Pumping millions, creating £billions

Every day, every aspect of business and domestic life in Northern Ireland depends on the services NI Water provides. Supplying millions of litres of clean fresh drinking water and safely managing wastewater and sewage is vital for our economy, for people’s health and for protecting the local environment.

NI Water manages and maintains one of the largest infrastructure networks in Northern Ireland. It supplies an average of 570 million litres of clean drinking water every day to 850,000 households and business through 26,800 km of water mains and collects an average of 340 million litres of wastewater every day from 680,000 households and businesses through 15,800 km of sewers.

With a total network of over 42,000 km it is one of Northern Ireland’s longest infrastructure networks; NIE has just over 49,000 km of transmission and distribution network1, there are circa 26,000 km of roads2 and the natural gas networks total circa 6,000 km3.

But it’s not just pipes in the ground,
NI Water also manages and maintains thousands of above ground assets needed to collect, treat and pump water and waste water: 1,665 pumping stations, 1,053 water and wastewater treatment works, 370 service reservoirs, 60 sludge management centres and 24 impounding reservoirs.

Vital infrastructure

Chief Executive Sara Venning explains: “Water and wastewater is probably the most vital of all the utilities needed for business, at the very least it’s equally as important as power, roads and communications. For a business to operate it needs both water and wastewater, whether that is just for its staff or as part of its production processes or service offering where significant volumes of both are often required. So, it is vital that businesses can not only make a physical connection to the water and wastewater networks but also that both networks have the capacity to safely manage their water and waste water volume requirements”.

Venning continues: “Our focus going forward has to be on building resilience and capacity. A significant portion of
NI Water’s infrastructure assets were originally constructed decades, even centuries ago and both networks and above ground assets have suffered from a history of under investment. Analysis of legacy records from the 79 local authorities that had responsibility for the networks pre 1973, and more recent records from the former DOE and DRD, shows that currently over 70 per cent of water and sewer mains are more than 50-years-old and constructed from over 20 different material types of pipe.”

Has NI Water performed since its formation just 10 years ago in 2007?

NI Water was formed as a GoCo following separation from central government in 2007 and since forming the focus has been to continually drive efficiencies. As any business will recognise, removing cost and complexity is key and in just 10 years NI Water has taken over £65 million off its costs has been able to reduce staff levels from over 2,500 to around 1,300.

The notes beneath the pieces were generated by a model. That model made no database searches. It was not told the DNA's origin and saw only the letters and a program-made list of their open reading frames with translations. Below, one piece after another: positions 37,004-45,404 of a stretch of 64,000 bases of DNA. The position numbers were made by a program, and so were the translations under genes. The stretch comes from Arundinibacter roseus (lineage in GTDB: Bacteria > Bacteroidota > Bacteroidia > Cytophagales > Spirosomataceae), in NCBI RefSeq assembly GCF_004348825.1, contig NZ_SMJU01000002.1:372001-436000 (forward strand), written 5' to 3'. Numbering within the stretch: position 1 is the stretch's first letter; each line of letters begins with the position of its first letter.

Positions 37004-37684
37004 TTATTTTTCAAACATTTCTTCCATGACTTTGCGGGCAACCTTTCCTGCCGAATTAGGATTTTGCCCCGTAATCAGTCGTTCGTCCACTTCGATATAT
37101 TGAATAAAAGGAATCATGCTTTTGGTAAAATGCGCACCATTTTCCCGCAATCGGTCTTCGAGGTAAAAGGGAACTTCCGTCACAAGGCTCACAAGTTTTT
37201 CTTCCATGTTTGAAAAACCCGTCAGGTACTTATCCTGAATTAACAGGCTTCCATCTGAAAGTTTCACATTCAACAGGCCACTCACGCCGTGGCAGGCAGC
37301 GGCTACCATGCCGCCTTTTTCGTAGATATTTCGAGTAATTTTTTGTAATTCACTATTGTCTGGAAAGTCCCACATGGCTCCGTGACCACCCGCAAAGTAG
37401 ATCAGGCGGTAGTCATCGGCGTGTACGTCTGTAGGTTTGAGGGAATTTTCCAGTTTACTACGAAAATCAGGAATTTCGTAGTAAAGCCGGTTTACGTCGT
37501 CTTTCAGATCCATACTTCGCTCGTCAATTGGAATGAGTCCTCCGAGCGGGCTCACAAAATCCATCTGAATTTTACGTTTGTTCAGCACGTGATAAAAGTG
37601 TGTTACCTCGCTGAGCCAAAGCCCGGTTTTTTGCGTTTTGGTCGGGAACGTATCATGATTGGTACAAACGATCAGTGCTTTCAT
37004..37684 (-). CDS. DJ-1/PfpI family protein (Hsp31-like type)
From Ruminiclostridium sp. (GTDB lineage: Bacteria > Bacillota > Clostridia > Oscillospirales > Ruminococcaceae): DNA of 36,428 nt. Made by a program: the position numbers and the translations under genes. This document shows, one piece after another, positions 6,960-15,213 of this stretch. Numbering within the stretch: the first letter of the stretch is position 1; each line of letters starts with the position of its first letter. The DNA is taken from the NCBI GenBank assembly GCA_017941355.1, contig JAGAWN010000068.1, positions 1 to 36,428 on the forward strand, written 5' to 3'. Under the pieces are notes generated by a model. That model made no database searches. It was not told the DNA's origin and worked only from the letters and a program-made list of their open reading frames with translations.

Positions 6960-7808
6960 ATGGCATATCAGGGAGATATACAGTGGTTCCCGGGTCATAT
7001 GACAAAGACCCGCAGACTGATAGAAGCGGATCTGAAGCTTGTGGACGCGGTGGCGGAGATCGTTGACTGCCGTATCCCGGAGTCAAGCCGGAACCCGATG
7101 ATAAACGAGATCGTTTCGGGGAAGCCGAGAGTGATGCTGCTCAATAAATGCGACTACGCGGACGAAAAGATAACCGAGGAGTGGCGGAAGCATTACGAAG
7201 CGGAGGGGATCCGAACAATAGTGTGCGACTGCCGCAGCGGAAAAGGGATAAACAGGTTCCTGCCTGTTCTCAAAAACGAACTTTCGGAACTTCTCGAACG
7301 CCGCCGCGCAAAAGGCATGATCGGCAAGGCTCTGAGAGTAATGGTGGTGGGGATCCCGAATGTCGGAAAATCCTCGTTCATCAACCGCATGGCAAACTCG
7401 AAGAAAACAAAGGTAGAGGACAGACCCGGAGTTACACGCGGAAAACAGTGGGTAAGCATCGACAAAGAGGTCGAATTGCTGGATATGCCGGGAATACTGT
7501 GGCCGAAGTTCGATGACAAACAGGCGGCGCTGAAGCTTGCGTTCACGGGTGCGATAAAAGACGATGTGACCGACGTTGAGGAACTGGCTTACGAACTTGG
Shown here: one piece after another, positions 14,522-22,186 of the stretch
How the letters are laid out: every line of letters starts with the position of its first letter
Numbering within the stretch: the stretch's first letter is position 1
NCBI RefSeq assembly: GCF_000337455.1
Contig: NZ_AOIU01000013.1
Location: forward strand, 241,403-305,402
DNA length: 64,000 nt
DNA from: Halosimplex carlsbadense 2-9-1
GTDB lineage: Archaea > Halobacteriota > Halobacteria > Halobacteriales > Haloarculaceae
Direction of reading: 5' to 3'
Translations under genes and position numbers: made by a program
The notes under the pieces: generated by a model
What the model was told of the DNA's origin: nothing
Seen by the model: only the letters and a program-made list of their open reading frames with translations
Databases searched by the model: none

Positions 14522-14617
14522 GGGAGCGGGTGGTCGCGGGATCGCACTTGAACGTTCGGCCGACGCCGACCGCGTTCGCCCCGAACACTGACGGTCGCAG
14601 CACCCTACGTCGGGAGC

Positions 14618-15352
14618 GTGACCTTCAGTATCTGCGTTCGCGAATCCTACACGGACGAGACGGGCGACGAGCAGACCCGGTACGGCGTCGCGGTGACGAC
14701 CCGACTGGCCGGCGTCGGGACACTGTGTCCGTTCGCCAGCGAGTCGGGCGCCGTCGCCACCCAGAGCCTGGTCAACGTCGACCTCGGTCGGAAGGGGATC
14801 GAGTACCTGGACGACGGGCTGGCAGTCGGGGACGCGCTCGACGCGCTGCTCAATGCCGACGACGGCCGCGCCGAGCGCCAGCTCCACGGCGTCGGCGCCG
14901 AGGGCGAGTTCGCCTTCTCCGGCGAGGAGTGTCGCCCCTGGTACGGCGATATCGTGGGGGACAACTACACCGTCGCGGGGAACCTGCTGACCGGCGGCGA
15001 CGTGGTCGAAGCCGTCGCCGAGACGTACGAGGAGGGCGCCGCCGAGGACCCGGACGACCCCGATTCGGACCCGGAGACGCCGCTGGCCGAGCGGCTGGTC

Venning explains: “Our results are there for all to see. NI Water, from virtually a standing start 10 years ago, has closed the efficiency gap between us and our peers at a rate not equalled by any other water utility on these islands. We now find ourselves closing in on the best in class and we are determined not to slacken the pace as we move forward.

“Our strategy focuses on customer promises, derived from working collaboratively with our stakeholders, to deliver the best possible levels of service within the funding available through the Price Control (PC) period. 2016/17 was another strong year of performance despite uncertainty over the funding for PC15 (2015 to 2021). We outperformed the target for our overall level of customer service, our level of wastewater compliance was at a record level of 98.89 per cent and water compliance at a near record level of 99.86 per cent. We met our supply interruption and sewer flooding targets and pollution incidents continue to be at near record low levels.”

She continues: “Our strong performance and focus on reducing running costs meant that the average increase in non-domestic tariffs of 1.65 per cent for 2017/18 was both less than inflation and that permissible by the Utility Regulator, meaning that business customers will pay 12 per cent less in real terms for their water and sewerage services than they did in 2012/13.”

“Our investment is both vital and significant in underpinning economic growth.”

NI Water’s £2.5 billion ‘ripple effect’ on Northern Ireland’s economy

Mark Bailey, an economist from Ulster University Business School, analysed NI Water’s 2016/17 expenditure in order to estimate the full ‘ripple effect’ to the economy of NI Water’s activities over the PC15 period (2015-21).

Venning explains: “Every day we supply 570 million litres of clean water as well as treating 340 million litres of wastewater. Our investment in our capital works programme, our staff costs and our expenditure on goods and services pumps millions of pounds into the local economy. The ripples from our investment don’t just reach our own employees and suppliers, they are felt by a wide range of other businesses from agri-food production, to new house construction, to tourism development”.

She continues: “Ulster University Business School estimate that for every £1 invested by NI Water, the knock-on effect in the local economy is almost double. In purely economic terms then, our £2.5 billion ‘ripple effect’ over the six-year PC15 period (2015-2021) can be viewed as a major contributor to Northern Ireland’s GVA”.

1 http://www.nienetworks.co.uk/About-us
2 https://www.infrastructure-ni.gov.uk/…/northern-ireland-transport-statistics-2014-2015
3. https://www.uregni.gov.uk/gas

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